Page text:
F. Scott Fitzgerald had the familiar conviction that life began over again each summer and for many it does. Sandy shore retreats and mindless mornings snuggling in bed provide most worker bees the ample time they need to refresh. But what about actors who spend every waking hour pondering how to further their talents? The ones who don’t really ever stop?
Although an actor’s mind rarely quiets, we can also take part in the Fitzgeraldian approach and revitalize our skillset over the summer. The best part is, in lieu of dropping major dough on summer intensives, actors can train this time of year without breaking the bank. Here’s how:
1. Enjoy some summer reading.
What’s better than sprawling out on a towel with a good read set to the sound of waves lapping against the shore? Not much, save for choosing a read that will expand your knowledge on what you love to do! Pick up a book by that acclaimed acting teacher or on a technique you’ve always wondered about (I recommend “The Warner Loughlin Technique: An Acting Revolution”), or read a play on your list.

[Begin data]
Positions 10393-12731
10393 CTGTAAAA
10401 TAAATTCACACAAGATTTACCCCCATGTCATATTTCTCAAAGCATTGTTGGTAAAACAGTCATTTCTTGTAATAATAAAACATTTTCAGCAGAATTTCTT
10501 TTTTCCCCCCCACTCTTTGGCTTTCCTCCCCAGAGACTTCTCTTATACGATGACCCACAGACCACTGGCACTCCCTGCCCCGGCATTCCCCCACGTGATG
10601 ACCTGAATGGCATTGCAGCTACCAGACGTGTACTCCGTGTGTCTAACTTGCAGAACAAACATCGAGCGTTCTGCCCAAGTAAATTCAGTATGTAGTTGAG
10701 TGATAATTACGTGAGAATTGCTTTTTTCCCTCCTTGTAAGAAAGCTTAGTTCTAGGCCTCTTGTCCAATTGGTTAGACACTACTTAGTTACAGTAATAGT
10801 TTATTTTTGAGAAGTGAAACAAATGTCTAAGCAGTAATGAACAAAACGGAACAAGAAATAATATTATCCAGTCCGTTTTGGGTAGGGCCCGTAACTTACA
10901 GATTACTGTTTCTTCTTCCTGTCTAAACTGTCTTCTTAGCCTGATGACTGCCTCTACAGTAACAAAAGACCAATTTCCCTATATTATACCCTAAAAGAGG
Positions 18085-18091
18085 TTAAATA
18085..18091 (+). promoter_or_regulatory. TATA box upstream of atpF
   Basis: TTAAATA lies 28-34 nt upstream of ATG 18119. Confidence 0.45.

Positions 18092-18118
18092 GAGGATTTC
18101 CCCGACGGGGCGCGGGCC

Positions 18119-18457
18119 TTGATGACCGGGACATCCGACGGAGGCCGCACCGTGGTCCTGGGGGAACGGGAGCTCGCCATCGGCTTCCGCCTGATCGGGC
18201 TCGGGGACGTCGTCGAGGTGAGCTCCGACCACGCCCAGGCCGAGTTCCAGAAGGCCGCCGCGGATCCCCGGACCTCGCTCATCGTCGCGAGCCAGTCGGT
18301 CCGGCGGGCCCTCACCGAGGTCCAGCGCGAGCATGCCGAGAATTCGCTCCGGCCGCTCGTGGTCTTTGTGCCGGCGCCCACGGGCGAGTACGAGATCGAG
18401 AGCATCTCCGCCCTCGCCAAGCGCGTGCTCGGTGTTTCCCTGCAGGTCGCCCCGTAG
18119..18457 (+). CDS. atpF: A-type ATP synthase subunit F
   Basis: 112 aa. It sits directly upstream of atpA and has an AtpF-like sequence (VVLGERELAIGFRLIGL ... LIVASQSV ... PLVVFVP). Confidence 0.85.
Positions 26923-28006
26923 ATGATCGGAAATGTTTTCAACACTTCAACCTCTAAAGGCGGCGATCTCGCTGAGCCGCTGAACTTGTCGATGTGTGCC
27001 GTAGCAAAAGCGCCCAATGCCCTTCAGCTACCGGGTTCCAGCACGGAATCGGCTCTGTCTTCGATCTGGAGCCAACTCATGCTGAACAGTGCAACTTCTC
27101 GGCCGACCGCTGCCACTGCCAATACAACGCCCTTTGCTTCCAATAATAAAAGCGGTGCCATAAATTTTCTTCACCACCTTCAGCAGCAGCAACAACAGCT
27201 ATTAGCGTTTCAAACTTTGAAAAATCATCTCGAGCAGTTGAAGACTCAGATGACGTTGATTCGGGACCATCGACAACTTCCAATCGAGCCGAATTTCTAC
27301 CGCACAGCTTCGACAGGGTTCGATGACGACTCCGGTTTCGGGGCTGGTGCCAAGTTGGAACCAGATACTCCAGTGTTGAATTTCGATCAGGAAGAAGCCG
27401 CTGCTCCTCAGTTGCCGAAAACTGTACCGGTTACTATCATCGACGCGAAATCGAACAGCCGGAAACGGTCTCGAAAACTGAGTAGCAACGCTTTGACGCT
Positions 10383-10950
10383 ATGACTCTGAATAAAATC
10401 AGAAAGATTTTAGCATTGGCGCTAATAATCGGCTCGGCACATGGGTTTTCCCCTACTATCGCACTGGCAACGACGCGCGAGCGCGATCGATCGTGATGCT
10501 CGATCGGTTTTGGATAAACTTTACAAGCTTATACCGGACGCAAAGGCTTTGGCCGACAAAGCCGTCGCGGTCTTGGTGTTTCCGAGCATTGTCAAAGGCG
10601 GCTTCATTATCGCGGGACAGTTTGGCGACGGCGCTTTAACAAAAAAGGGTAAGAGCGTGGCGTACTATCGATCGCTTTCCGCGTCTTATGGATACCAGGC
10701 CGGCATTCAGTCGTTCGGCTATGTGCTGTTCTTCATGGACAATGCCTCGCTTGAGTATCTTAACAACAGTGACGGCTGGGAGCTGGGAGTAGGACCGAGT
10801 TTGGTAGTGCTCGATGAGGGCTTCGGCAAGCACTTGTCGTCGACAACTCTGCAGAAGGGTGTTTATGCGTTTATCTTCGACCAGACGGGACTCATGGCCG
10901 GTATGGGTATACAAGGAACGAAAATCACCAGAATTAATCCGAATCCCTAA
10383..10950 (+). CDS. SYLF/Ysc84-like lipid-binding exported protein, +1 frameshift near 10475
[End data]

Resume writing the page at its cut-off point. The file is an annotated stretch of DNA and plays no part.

2. Try scene study.
Speaking of reading plays: one tried and true way to further your craft this summer is by putting it to action! Pick a role you connect with or feel challenged by and tackle it. If you’re reading a book on a new acting technique try applying that. You can even do this with some of your actor friends. Work on scenes together and give yourselves a deadline when you’ll perform them for each other, say at a Sunday BBQ?
3. Observe the people around you.
We’re observers at heart. An actor can absorb inspiring information and lessons from simply watching. Watch an acclaimed film. Go to the theater and watch an actor you admire. Sit inside the mall and watch real people doing real things. You’ll be surprised how these experiences can inform the way you approach future projects. Take solace in that air conditioning and observe who you can.
4. Revitalize your repertoire.
If you’re a musical theater performer, now is the time to search for new music to revamp your book. For unique selections, you may want to go beyond the online forums and scour libraries or ask friends for ideas. Other performers can use this time to find a new monologue or film themselves doing a scene so they have something to show agents or casting directors. It’s also helpful to pick a current role on Broadway, television, or elsewhere that you feel like you could play tomorrow and learn it from the inside out.
5. Get out there and explore!
The best actor training is the most accessible: life experience. That’s right, being a real human and seeing the world never hurts the psyche. So, make sure to leave time for traveling, hanging out with your loved ones, and simply being, because reality is the foundation of acting.
Looking to get cast? Apply to casting calls on Backstage.
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and do not necessarily reflect the opinions of Backstage or its staff.